Celebrating the Centenary of The London Group
4 November 2013 §
Not necessarily particularly fashionable at the moment, the early 20th century artists movement The London Group
is celebrating a hundred years since its foundation. However, most people will be surprised to find that this is not simply a historical movement but a thriving institution that is still happily organising exhibitions and events.
Surviving through 100 years of immense change in the art world it is one of the few remaining exhibiting societies from the early twentieth century to sustain its original principles and structure. This is what they state:
As a member, you know that you are within a body of artists who are interested in, and prioritise, others aesthetic qualities – regardless of your own personal direction. This is the strength of the group, to make space for another, because we all have chosen to elect and be elected by, to exhibit together as a whole regardless of the different factions that compose the group.
For an artist to become part of the London Group will be to value a plurality of viewpoints and to join in its illustrious history. A history that is historic in outlook, as it is always part of the present, part of now. The group does not have hierarchies or notions of linear progression, but is rooted within the democratic principles of care and equality and is prepared to collaborate with any other organisation.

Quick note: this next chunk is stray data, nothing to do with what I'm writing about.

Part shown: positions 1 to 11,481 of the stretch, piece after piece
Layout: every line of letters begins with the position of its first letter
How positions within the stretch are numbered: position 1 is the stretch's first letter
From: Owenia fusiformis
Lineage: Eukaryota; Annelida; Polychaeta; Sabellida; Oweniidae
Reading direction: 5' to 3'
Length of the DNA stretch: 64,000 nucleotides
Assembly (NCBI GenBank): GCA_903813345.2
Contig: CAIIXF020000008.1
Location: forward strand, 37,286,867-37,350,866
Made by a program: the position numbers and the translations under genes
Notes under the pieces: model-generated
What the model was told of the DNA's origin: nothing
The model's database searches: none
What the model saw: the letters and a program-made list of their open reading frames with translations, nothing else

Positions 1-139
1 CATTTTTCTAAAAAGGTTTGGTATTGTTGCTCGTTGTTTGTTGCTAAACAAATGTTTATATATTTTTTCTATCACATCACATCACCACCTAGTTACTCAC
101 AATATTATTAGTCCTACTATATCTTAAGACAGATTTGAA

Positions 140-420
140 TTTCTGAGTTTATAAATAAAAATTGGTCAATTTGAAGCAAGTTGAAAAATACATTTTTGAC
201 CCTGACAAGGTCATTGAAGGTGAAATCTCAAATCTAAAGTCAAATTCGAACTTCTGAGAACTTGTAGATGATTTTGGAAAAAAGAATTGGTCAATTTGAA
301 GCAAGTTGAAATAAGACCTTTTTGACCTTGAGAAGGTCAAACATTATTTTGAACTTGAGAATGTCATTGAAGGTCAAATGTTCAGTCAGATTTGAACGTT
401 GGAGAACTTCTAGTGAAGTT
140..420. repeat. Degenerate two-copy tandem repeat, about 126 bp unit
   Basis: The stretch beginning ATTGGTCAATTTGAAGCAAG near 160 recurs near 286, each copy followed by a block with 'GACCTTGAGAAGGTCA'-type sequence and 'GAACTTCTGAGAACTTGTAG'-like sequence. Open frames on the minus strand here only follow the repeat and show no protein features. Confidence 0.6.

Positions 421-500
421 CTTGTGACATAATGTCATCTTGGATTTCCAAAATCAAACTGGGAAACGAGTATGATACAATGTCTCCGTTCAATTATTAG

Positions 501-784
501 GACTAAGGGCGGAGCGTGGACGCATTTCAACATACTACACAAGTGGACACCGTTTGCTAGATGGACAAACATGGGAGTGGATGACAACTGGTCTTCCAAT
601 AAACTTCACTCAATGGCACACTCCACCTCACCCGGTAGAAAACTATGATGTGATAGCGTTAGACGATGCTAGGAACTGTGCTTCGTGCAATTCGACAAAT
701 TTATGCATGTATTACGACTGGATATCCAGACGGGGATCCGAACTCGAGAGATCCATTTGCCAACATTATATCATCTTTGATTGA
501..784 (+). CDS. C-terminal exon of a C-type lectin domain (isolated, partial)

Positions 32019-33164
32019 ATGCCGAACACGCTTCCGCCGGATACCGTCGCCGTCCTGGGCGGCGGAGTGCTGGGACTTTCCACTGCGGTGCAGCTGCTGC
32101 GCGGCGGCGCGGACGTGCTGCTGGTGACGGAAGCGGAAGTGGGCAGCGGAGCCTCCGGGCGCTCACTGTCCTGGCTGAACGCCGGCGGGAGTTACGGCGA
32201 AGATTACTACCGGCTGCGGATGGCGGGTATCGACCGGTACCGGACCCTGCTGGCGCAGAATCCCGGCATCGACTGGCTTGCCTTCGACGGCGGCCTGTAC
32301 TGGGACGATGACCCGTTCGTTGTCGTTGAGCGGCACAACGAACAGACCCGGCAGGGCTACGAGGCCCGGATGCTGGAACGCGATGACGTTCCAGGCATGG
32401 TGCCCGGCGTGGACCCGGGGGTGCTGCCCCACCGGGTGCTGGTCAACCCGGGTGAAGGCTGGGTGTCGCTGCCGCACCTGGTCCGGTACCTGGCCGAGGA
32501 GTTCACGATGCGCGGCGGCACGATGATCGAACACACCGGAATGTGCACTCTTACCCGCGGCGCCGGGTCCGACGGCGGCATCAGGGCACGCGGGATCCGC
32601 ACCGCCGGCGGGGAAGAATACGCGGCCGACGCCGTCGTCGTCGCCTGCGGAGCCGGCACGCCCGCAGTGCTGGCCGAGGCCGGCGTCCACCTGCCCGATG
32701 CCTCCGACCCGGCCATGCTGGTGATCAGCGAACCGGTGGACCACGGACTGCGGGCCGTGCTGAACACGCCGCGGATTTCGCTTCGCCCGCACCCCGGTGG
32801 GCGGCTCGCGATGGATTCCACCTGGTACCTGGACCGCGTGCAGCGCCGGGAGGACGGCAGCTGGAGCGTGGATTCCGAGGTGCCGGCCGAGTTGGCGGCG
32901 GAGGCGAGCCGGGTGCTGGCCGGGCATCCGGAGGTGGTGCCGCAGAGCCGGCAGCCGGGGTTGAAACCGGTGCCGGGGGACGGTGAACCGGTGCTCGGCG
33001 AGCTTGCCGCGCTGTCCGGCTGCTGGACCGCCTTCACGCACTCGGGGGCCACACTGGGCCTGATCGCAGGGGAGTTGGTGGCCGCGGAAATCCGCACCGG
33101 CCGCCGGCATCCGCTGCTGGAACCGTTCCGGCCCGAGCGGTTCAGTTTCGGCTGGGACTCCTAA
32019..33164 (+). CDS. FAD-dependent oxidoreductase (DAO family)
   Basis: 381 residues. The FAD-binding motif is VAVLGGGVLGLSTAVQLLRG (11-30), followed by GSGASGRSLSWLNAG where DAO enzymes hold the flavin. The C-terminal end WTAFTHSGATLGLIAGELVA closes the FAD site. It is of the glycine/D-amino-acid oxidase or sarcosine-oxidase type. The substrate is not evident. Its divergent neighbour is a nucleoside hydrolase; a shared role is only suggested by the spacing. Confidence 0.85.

With only around a hundred members it remains an artists only group, entirely self-financed and self-managed it maintains a principled independence from art world interests. New members are elected annually by submission of current work with criteria for membership being “the quality of a maker’s emerging vision and commitment to the Group’s activities.” I guess that means unsociable artists not welcome!
By way of celebration there are a series of events including an excellent exhibition that provides a wonderful overview. Uproar – The First 50 Years of The London Group
showing at the Ben Uri Gallery
. The exhibition looks from its Camden Town Group
roots and the controversy of the early years to the impact of war and the influence of Bloomsbury and also reveals the contribution of Jewish and women artists and specific artists’ groups ranging from the Vorticists to the Surrealists and the Euston Road School
A partner exhibition ‘+100 The London Group Today‘, with responses from The London Group’s current members to ‘Uproar!’ is meanwhile being shown at The Cello Factory, Waterloo, London from 16 November to 13 December.
Uproar – The First 50 Years of The London Group
Until 2 March 2014